Hazard warning systems for the Gisborne district : assessment of options

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Leonard, G.S.; Saunders, W.S.A.; Johnston, D.M. 2007 Hazard warning systems for the Gisborne district : assessment of options. Lower Hutt, N.Z.: GNS Science. GNS Science report 2007/04 70 p.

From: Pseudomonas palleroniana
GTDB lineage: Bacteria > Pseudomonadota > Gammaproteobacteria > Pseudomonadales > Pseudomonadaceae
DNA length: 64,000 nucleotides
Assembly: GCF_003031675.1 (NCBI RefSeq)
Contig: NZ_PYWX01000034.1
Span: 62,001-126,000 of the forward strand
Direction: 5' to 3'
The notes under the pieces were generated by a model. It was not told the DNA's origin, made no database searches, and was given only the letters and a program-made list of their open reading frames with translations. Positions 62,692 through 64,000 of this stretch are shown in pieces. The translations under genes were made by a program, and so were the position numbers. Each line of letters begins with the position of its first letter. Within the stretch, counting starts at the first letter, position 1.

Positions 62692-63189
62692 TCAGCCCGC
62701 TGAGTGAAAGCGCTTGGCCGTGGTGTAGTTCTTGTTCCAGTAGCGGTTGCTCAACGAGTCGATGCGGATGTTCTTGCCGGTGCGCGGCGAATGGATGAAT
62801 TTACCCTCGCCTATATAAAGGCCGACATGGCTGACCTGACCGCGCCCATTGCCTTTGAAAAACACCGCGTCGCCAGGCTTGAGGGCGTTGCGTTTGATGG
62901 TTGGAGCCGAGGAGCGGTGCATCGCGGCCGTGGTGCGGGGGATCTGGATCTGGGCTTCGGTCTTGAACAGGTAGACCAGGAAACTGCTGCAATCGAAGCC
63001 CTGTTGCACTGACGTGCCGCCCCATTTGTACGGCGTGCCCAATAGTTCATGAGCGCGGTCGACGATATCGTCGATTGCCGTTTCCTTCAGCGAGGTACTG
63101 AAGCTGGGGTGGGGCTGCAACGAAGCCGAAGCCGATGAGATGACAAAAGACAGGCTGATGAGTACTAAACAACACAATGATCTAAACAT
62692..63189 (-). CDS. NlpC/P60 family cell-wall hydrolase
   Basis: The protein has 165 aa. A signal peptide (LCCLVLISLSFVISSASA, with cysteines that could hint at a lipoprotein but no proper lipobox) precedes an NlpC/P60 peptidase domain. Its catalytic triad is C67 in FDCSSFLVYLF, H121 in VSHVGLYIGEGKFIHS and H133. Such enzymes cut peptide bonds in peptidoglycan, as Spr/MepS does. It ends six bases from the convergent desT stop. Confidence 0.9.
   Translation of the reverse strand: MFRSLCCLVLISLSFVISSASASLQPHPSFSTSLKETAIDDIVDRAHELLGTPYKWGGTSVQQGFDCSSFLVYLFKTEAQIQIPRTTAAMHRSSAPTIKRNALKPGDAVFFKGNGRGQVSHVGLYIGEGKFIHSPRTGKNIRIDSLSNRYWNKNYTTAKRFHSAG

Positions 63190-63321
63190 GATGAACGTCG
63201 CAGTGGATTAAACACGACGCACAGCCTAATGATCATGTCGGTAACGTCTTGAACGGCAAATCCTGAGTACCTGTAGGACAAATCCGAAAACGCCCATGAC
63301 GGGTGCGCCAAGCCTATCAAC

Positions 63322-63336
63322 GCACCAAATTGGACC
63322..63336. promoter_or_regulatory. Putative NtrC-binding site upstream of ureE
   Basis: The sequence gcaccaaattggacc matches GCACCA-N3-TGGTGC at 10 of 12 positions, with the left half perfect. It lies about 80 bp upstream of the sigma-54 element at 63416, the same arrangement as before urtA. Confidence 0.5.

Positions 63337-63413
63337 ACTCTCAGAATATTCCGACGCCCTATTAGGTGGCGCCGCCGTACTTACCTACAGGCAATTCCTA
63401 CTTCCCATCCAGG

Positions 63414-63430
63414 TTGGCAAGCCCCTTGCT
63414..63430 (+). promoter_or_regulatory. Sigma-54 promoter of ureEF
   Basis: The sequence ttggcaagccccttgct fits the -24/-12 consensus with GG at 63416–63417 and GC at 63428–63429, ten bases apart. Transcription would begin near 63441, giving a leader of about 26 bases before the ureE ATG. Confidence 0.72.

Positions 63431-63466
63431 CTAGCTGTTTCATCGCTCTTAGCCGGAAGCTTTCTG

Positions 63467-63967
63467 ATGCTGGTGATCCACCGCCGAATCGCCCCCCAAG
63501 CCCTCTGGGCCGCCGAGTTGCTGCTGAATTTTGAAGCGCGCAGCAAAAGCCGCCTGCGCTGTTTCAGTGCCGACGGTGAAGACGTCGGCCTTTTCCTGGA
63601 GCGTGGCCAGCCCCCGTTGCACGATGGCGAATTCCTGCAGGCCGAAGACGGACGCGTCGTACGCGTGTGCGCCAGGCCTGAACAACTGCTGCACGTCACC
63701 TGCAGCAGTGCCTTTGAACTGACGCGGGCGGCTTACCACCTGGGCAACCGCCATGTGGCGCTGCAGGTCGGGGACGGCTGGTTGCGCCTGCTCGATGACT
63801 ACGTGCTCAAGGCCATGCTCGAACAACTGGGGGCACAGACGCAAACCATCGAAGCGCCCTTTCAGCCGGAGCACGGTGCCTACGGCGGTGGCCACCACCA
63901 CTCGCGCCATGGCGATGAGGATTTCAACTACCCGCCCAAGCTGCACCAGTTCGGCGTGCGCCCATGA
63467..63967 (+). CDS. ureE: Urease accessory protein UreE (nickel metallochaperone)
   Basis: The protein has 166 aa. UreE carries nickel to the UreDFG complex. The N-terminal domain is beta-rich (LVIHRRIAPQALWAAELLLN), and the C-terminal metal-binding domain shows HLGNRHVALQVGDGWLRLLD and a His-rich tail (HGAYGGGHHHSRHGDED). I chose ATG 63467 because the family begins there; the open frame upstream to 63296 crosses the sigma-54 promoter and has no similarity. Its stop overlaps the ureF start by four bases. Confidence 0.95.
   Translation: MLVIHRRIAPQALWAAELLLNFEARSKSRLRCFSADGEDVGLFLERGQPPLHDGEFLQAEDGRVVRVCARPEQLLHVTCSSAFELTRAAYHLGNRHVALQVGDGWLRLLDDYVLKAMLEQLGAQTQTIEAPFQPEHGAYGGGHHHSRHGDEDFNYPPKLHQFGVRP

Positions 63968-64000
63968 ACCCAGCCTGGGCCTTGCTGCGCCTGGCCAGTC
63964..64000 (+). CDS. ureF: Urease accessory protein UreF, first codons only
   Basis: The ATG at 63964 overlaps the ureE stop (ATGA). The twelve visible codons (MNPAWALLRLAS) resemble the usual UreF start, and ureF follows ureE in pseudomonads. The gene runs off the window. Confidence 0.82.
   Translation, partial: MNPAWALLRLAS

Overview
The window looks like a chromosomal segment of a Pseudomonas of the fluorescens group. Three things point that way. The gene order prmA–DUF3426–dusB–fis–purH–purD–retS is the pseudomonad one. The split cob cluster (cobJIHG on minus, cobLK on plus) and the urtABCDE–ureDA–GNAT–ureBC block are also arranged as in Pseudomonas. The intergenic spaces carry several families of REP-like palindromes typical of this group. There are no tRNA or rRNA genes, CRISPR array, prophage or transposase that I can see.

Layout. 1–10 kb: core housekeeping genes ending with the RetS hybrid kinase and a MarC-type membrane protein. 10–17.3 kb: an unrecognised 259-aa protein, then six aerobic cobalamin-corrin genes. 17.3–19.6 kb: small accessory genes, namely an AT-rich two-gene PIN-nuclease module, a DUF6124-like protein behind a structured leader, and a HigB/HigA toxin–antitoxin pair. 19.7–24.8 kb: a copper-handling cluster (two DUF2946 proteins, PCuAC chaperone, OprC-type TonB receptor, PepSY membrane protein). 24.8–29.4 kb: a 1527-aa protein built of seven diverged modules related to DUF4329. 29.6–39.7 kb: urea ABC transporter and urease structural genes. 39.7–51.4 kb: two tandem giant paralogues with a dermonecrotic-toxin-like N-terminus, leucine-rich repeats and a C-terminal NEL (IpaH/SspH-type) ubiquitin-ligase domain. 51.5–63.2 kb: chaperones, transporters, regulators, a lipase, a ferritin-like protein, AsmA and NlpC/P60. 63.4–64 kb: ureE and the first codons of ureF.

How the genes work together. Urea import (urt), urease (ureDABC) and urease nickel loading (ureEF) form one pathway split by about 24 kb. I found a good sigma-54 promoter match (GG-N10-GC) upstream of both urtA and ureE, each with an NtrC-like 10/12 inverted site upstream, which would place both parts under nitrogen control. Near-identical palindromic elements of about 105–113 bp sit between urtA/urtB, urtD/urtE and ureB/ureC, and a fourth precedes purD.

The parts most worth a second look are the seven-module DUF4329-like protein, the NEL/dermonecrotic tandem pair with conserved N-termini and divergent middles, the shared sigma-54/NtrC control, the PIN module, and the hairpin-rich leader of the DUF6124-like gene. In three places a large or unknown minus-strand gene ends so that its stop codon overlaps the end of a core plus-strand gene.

Abstract: The Gisborne district has a large proportion of the components of an effective warning system in place reaching the majority of its residents. This review defines an effective warning system as one which goes beyond early warning and public notification systems and hardware to ensure the public will respond correctly to warning messages they receive. Effective warnings require both substantial community engagement, and exercising of the warning system – both issues are already being addressed in Gisborne. The rural communities of the district regularly experience warning events (especially for flooding). Coupled with a strong sense of community common in smaller settlements, they are well prepared to be resilient to hazard events. The urban centres of Gisborne district, especially Gisborne City, have less experience of hazard events. Cities also have more spread out communities, often based on common interests, which means support networks in individual neighbourhoods or streets may be less-well developed. The Community Link network of Civil Defence Emergency Management (CDEM) volunteers in the district is a particularly powerful community engagement and preparedness tool. The volunteer network is well developed and tested in rural areas. One option that would improve the response to urban warnings is more urban community-link groups that regularly exercise warning response actions. The development of any new public notification hardware for Gisborne district in isolation is probably not a cost-effective option for further improving warning response. Communication links to community-link groups are already regularly tested and relatively robust. National initiatives for public notification of warnings may enhance what is already in place in Gisborne. Of particular interest is the potential for use of emerging mobile technologies. The Ministry of Civil Defence and Emergency Management (MCDEM) has recently drafted a briefing document outlining steps towards creating a working group to look at mobile technologies, initially focusing on Cell Broadcasting. Gisborne district would benefit from keeping abreast of these advances and consider pushing for timely convening of, and results from, such a working group. Public education, including maps and signage, is the key to effective response to warning systems. Gisborne district will maximise the effectiveness of its warning arrangements by further developing education and planning resources for key hazards (especially tsunami, flooding, and volcanic ash fall) in cooperation with the community. This report reviews factors to be considered when developing educational materials and working with the community, based on research elsewhere in New Zealand and internationally. (auth)